NEW YORK (TheStreet) -- BlackRock (BLK) may be poised for rising profits as smarter money enters the stock market, amid expectations that the Dow Jones Industrial Average and the S&P 500 will gain on record highs tested in March.
The key for BlackRock -- the world's biggest money manager -- is that as stock indexes test new highs, corporate earnings continue to rise and the likes of Warren Buffett characterize U.S. stock markets as the best place to invest, investors might simply choose to put their money into passively managed mutual funds and exchange traded funds that generally beat actively managed peers.
A majority of equity market inflows into funds that replicate the S&P 500 or more specialized indexes targeted at specific sectors, market caps or regions, may indicate the herd of money moving into equity markets in recent months isn't as dumb as some may think.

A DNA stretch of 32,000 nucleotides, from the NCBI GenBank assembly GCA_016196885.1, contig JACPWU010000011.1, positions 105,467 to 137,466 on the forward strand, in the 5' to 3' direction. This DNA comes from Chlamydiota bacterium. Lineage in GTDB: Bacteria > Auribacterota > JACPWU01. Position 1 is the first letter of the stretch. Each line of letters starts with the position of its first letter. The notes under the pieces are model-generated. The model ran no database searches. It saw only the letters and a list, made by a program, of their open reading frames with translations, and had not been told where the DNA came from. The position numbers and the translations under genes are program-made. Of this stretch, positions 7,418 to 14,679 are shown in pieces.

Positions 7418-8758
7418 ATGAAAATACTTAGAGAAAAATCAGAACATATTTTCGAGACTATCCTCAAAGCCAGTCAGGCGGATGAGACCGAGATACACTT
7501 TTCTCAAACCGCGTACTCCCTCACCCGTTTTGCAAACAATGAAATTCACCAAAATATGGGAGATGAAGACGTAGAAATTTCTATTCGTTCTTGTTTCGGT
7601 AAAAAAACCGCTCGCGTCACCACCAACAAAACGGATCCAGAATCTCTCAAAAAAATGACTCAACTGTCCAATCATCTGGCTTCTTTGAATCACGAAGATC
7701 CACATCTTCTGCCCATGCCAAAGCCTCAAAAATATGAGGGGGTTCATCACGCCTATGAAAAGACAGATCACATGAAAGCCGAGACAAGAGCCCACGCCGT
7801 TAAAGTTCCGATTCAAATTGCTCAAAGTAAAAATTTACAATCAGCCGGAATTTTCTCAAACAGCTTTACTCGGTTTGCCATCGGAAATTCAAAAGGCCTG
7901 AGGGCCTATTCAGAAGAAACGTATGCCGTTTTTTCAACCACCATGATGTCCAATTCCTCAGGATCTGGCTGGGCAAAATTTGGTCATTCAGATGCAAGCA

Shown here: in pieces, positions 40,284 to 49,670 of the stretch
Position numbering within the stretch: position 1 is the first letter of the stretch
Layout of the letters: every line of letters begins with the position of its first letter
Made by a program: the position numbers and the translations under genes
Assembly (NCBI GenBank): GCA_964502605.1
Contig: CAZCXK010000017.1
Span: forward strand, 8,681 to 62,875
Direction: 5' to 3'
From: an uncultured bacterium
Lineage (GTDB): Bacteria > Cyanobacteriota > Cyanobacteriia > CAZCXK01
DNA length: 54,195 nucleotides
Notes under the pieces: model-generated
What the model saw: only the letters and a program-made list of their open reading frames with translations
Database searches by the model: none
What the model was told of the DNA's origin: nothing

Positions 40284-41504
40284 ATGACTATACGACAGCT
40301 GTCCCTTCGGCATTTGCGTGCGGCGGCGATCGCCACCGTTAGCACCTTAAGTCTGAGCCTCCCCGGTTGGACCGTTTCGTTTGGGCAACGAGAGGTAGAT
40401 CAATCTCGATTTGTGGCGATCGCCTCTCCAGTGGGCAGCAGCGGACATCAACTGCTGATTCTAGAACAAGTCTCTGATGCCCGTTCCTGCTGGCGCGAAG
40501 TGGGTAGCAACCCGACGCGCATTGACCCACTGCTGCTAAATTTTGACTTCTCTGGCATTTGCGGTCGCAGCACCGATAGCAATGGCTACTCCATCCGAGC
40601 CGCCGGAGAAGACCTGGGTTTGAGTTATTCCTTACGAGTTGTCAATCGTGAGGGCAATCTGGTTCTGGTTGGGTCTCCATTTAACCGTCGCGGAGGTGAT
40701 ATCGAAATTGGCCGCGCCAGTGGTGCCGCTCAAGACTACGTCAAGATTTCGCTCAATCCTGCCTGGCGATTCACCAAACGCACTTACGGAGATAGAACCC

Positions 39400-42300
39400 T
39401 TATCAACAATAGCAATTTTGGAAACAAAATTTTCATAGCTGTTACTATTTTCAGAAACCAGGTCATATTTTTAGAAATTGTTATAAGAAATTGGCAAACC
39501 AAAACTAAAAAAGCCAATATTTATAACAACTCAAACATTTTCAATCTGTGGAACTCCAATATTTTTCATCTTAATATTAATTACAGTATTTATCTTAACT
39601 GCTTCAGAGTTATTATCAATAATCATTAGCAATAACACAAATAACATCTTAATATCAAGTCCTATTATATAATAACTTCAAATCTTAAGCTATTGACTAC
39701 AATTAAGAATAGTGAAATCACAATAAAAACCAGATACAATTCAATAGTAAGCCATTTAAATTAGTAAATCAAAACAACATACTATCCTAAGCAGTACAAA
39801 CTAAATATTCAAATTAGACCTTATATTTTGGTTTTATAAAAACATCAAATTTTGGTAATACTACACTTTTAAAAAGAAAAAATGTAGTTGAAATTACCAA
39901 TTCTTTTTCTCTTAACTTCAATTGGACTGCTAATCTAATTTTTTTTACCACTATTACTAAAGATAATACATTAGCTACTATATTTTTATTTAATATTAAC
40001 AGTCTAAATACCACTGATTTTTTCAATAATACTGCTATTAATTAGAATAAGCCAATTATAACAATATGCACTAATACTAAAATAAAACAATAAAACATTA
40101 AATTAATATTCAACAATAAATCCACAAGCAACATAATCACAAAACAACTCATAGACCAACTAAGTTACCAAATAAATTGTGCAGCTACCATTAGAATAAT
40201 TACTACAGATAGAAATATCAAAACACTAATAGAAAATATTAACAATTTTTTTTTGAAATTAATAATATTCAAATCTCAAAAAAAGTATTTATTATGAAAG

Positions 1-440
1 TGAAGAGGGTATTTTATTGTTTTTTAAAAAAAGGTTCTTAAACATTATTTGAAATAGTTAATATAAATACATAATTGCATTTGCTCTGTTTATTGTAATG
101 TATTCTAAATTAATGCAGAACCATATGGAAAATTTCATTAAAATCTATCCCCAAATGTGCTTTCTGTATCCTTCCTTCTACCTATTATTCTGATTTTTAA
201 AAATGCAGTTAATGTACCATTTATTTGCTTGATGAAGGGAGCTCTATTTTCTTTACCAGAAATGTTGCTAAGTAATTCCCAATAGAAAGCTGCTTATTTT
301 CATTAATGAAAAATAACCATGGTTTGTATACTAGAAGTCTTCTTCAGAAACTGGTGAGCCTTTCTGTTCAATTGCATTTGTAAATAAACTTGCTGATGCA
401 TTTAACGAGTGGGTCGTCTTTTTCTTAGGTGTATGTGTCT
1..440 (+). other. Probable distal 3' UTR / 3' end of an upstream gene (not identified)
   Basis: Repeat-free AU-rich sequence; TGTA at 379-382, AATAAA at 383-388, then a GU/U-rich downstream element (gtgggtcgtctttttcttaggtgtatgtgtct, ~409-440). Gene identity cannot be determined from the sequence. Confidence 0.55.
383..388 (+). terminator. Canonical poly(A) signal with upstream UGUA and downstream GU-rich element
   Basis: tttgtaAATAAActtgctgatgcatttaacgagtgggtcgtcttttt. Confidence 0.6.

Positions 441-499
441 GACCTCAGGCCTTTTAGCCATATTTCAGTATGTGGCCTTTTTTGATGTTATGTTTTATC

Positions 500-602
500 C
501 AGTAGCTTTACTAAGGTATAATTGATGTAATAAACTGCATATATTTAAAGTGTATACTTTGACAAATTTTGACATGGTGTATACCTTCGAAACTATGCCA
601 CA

Were passive funds to remain popular with investors moving into rising stock markets, BlackRock may stand to benefit the most. That's because the firm has more than 60% of its client assets in passively managed funds, which grew client assets by 6%, according to a Tuesday client note by David Chiaverini, an analyst with BMO Capital Markets.[The analyst excludes $110 billion in outflow from two of BlackRock's passively managed fixed income funds] "We believe passive investments (indexed mutual funds and exchange traded funds) will continue to attract above-average asset flows over the next couple years, with BlackRock benefitting as an industry leader," writes Chiaverini. According to Chiaverini, passively managed funds gained market share as investors moved strongly to stock markets at the end of last year. Overall, passively managed funds made up 26% of fund balances in 2012, with Chiaverini calculating that the figure could rise as high as 50% over the long term. After buying iShares from Barclays (BCS), BlackRock has grown to become a dominant ETF provider. BlackRock's ETF assets under management have grown by about 17% annually, helping to stem market-share losses from its retail funds business. On a valuation basis, Chiaverini highlights BlackRock as the most attractively valued publicly traded asset manager. "While valuations for asset managers have increased this year with the overall market, we believe the relative valuation for BlackRock still makes it a compelling opportunity for new money." Still, some of the benefit for BlackRock may simply be expectations for continued momentum in stock markets, given valuations that aren't wildly above earnings expectations. For instance, while estimates that Google (GOOG) could hit $1000 indicate the bubble-like optimism that came before the tech crash over a decade ago, actual price-to-earnings estimates are far below levels seen in previous equity market peaks. Jefferies, which on Tuesday gave Google a $1,000 price target, values the company at a multiple of 11.6 times 2014 operating earnings, ex-cash. The other benefit to BlackRock in gaining market share is the poor performance of actively managed stock mutual funds. According to Morningstar, only 35% of actively managed mutual funds outperformed their respective benchmarks for the one-year period ending 2012, 23% outperformed for the three-year period and 31% for the five year period.
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